A firefighter who tried to save a 12-year-old girl from the Grenfell Tower blaze has described how he twice tried to rescue her from the 20th floor of the “raging inferno”.
David Badillo, who was one of the first responders to the June 14 tragedy which claimed the lives of 72 people, addressed the Grenfell Tower Inquiry on Friday following a week of heart-wrenching testimonies from firefighters.
In a witness statement, Badillo said he tried desperately to get to Jessica Urbano Ramirez, who lived in flat 176, after her sister appealed to him for help.
“She [Jessica’s sister] looked very distressed - panicked and anxious. I told her not to worry and that I would go and get Jessica on my own as I didn’t want to endanger her,” he said.
“She then gave me the keys to the flat. I decided that the quickest way to go and get Jessica would be to get in the lift and that I would be able to get to the 20th floor, bring her down and then continue with what I was doing.”
Badillo, who has worked as a firefighter for 19 years, said he had “no idea” what the situation was outside and that he did not believe he or Jessica would be in any immediate danger.
“I just thought that the fire was on a couple of the lower floors and not a raging inferno,” his statement went on.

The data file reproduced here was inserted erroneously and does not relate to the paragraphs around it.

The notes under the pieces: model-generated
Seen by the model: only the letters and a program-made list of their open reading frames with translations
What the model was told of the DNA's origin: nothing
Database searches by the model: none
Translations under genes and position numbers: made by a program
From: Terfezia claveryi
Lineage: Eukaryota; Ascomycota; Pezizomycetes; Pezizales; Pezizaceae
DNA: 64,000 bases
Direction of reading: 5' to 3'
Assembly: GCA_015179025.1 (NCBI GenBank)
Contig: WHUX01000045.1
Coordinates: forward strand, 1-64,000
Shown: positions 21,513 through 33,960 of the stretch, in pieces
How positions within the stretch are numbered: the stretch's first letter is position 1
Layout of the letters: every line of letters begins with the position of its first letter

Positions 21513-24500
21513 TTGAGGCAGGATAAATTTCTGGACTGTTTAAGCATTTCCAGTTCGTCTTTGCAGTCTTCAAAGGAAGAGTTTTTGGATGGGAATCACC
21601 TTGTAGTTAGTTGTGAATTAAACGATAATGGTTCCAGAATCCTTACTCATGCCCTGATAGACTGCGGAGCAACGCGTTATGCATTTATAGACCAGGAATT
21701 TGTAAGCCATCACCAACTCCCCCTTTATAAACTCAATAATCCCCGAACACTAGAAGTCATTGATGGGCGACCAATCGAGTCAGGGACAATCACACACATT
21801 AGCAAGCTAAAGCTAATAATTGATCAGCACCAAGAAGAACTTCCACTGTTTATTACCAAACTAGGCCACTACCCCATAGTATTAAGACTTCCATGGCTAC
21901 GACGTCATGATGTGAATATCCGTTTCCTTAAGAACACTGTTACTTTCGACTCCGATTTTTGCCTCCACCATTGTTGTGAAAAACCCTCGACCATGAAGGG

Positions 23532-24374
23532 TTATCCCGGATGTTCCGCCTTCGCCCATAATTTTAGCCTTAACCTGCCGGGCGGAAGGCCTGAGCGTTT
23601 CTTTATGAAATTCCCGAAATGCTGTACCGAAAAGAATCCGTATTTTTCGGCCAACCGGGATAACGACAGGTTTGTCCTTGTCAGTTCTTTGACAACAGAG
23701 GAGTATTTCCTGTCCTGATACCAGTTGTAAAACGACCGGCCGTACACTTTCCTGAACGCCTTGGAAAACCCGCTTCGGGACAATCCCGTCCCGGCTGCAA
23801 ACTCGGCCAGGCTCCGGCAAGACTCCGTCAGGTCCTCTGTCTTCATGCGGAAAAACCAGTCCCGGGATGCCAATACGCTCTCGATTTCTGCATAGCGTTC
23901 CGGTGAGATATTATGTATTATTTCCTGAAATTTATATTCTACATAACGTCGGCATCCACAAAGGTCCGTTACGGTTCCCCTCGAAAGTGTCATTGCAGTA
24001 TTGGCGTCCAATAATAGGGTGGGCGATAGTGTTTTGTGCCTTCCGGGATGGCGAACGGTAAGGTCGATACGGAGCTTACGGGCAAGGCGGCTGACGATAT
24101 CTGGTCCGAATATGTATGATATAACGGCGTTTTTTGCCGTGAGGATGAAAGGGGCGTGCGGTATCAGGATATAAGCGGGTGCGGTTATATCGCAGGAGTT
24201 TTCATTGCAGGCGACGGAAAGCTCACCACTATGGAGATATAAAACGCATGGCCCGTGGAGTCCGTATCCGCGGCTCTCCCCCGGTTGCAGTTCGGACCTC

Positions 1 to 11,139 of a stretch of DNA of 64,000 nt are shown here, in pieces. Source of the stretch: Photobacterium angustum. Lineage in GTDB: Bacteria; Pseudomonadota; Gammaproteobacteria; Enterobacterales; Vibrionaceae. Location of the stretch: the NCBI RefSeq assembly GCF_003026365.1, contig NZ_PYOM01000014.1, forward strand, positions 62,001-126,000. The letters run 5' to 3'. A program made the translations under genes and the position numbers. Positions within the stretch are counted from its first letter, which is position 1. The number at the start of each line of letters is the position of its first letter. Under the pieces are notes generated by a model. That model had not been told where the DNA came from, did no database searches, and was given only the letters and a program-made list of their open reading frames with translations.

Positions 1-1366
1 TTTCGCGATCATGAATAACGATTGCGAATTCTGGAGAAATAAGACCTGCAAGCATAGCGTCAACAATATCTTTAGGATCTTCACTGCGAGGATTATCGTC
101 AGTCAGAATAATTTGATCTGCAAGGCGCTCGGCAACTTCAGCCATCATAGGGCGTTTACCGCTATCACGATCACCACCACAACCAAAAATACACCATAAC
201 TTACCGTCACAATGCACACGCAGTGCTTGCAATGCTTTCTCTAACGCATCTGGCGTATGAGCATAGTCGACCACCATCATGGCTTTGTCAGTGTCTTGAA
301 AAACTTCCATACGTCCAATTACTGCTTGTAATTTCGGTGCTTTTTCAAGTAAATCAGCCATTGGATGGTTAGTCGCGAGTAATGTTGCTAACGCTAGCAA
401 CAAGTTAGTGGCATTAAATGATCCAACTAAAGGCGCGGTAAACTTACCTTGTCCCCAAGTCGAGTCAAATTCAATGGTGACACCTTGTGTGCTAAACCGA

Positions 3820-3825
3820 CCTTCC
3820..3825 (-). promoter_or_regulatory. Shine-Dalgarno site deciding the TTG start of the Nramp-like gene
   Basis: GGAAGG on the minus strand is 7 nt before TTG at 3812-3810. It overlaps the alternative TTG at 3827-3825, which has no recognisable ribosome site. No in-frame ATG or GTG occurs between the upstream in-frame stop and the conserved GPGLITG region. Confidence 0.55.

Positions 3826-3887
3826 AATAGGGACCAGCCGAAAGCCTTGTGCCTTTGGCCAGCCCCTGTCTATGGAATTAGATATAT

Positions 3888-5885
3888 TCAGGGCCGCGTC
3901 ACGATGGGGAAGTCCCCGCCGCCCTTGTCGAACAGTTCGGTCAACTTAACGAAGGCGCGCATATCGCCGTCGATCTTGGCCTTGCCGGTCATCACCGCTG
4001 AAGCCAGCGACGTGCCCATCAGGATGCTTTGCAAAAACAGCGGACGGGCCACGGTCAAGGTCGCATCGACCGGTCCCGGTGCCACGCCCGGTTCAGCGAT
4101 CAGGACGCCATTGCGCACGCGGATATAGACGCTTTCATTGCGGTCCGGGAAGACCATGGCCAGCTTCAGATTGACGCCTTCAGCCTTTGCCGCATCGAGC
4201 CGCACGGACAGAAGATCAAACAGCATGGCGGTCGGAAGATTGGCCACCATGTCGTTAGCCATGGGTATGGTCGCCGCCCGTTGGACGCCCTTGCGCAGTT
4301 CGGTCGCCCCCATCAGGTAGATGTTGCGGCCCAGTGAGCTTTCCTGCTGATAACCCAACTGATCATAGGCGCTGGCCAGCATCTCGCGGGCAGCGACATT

“I just wanted to go and get the little girl out of the flat, as she was alone.”
The inquiry heard this week that firefighters were not able to gain control of the lifts in the 24-storey tower, which meant they could open dangerously and unexpectedly on the floor where the fire was raging.
Badillo said he used the lift to travel up the building and the doors opened on the 15th floor, at which point the lift “immediately filled with thick, black smoke”.
He described the level - 11 storeys higher than where the fire started in flat 16 - as “eerily silent” and said he was surprised that a newly refurbished building did not have any alarms sounding.
Badillo descended the stairs when he realised he needed his breathing apparatus to continue his search for Jessica.
As he left the tower, he looked up at the building and saw that the blaze had reached about three quarters of the way up the tower.
He described how the fire looked “as though someone had poured petrol down the side” of the residential high rise.
“I was in complete shock and have never seen anything like it in my life. It was horrific and quite hard to work out what was going on. The noise was similar to fireworks - the fire was fizzing like sparklers and the fire was going sideways. It was noisy - from both the fire and the covering jet, but it didn’t seem to be having any affect. It looked as though someone had poured petrol down the side, which had caught fire. It looked as though the fire was catching from the cladding and was on one side of the building only, at this point. I wondered how we were going to stop the fire and that we would have to work hard to do so, as it was getting out of control.”